Comparative Response; 'Son of Mine' & 'We Are Going'

Comparative Response: Compare the two texts “Son of Mine” and “We Are Going”
The aboriginal experience in Australia over the past century clearly conveys strong ideas of both belonging and alienation. “Son of Mine” and “We Are Going” are both aboriginal texts that portray a strong message about this experience of oppression and alienation through strong emotive techniques to provoke action and thought amongst readers.
“Son of Mine” mainly focuses on the issue of racial division to highlight the alienation and threatened sense of belonging the aboriginal population faces. “My son, your troubled eyes search mine, Puzzled and hurt by the colour line” in this quote, Noonuccal uses emotive language to emphasis the racial division and alienation. This message is then further supported through the compelling imagery of the mother-son relationship “Your black skin, soft as velvet shine” in this phrase, Noonuccal uses soft sibilance to portray to deep sense of love and affection in this relationship, only strengthening the message of alienation . Conclusion?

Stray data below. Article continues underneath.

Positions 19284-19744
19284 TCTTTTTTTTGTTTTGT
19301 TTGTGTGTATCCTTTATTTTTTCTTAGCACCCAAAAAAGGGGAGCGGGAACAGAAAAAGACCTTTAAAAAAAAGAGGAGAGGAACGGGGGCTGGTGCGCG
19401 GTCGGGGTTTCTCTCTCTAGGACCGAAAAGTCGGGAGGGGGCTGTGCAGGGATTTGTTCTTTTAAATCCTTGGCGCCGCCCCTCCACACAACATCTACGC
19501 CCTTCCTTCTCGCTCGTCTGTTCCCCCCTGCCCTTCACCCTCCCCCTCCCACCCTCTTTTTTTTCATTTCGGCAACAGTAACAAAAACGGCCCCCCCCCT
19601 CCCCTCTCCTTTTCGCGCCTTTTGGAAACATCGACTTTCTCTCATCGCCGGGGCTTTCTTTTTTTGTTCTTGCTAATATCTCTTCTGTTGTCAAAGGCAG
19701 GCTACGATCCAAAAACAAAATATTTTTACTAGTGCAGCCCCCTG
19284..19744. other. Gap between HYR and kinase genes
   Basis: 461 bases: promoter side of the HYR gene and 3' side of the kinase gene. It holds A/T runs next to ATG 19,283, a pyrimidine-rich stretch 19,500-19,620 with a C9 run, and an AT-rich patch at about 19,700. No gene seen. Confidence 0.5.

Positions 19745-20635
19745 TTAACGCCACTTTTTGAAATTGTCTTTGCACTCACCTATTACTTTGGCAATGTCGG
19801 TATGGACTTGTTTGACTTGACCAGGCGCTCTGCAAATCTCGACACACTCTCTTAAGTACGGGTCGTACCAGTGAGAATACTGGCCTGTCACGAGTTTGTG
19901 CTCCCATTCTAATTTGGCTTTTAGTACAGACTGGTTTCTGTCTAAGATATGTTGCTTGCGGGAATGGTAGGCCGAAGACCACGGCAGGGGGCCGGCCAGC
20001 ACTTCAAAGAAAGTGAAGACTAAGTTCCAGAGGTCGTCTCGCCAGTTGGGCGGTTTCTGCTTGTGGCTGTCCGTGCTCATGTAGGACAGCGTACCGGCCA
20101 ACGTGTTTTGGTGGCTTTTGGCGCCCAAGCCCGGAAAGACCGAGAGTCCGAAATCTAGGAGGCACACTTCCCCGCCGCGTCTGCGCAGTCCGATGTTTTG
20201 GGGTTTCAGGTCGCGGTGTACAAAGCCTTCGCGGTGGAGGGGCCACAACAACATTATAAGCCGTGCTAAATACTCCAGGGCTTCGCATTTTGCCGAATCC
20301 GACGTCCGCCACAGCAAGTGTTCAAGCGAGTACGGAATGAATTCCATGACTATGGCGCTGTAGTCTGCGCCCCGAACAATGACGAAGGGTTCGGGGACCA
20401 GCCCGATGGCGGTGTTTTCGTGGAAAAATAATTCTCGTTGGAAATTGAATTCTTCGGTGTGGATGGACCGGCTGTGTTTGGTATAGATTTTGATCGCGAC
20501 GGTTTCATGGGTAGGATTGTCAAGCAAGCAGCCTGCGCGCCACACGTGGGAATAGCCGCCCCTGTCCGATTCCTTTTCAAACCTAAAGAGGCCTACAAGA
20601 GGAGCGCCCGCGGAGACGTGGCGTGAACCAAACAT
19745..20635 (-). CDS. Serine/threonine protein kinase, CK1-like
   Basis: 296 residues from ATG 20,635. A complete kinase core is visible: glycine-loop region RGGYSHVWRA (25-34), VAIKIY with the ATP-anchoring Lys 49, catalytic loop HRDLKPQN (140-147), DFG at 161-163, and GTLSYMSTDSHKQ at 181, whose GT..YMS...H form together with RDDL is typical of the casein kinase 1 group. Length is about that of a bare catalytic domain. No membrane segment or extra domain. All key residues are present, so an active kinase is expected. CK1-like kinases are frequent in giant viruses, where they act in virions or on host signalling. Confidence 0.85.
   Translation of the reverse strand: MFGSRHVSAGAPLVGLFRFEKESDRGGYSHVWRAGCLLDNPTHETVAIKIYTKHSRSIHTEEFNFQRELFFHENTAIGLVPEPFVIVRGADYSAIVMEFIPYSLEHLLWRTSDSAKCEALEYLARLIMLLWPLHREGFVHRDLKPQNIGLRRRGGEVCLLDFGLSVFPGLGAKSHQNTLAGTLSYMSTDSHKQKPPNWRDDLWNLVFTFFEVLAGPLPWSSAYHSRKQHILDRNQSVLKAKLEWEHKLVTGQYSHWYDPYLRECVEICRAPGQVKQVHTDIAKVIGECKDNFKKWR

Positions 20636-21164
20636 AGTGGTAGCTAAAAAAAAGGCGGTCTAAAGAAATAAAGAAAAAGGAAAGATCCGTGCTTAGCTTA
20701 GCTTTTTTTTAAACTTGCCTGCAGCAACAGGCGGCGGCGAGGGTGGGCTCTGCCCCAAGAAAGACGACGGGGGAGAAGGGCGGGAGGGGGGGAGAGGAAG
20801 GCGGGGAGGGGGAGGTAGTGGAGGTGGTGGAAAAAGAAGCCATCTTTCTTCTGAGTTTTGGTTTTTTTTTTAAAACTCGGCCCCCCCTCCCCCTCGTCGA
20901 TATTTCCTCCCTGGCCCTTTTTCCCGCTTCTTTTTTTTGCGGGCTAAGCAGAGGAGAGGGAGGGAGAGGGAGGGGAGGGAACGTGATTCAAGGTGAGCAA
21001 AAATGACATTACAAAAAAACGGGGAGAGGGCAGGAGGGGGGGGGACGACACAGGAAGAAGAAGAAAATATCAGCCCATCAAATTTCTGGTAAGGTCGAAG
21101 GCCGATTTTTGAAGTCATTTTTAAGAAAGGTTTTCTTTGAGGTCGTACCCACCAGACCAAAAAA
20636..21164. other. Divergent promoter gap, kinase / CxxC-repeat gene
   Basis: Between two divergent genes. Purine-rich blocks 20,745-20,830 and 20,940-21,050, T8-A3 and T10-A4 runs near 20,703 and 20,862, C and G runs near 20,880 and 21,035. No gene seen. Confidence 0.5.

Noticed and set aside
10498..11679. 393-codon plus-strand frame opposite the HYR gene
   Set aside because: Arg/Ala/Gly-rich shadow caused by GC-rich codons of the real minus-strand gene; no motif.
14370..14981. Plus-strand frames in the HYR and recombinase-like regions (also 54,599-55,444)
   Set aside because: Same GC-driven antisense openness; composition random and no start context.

“We Are Going”, a political activism speech, explores the barriers to belong that colonists/white people have created and the plaguing of the aboriginal culture. This message is illustrated through the indigenous connection to the land. “Where now the many white men hurry about like ants. Notive of the estate agent reads: ‘Rubbish May Be Tipped Here’. Now it half covers the traces of the old bora ring.” In this phrase, Noonuccal aims to provoke action amongst readers through the use strong emotive imagery, the dumping of rubbish on the aboriginal’s most sacred land. This phrase also acts as a powerful analogy to the colonisation of Australia, that this land is free to take and exploit “Rubbish may be tipped here”. Conclusion?
The two aboriginal texts “Son of Mine” and “We Are Going” highlight the issue of belong and alienation through a compelling sense of emotive imagery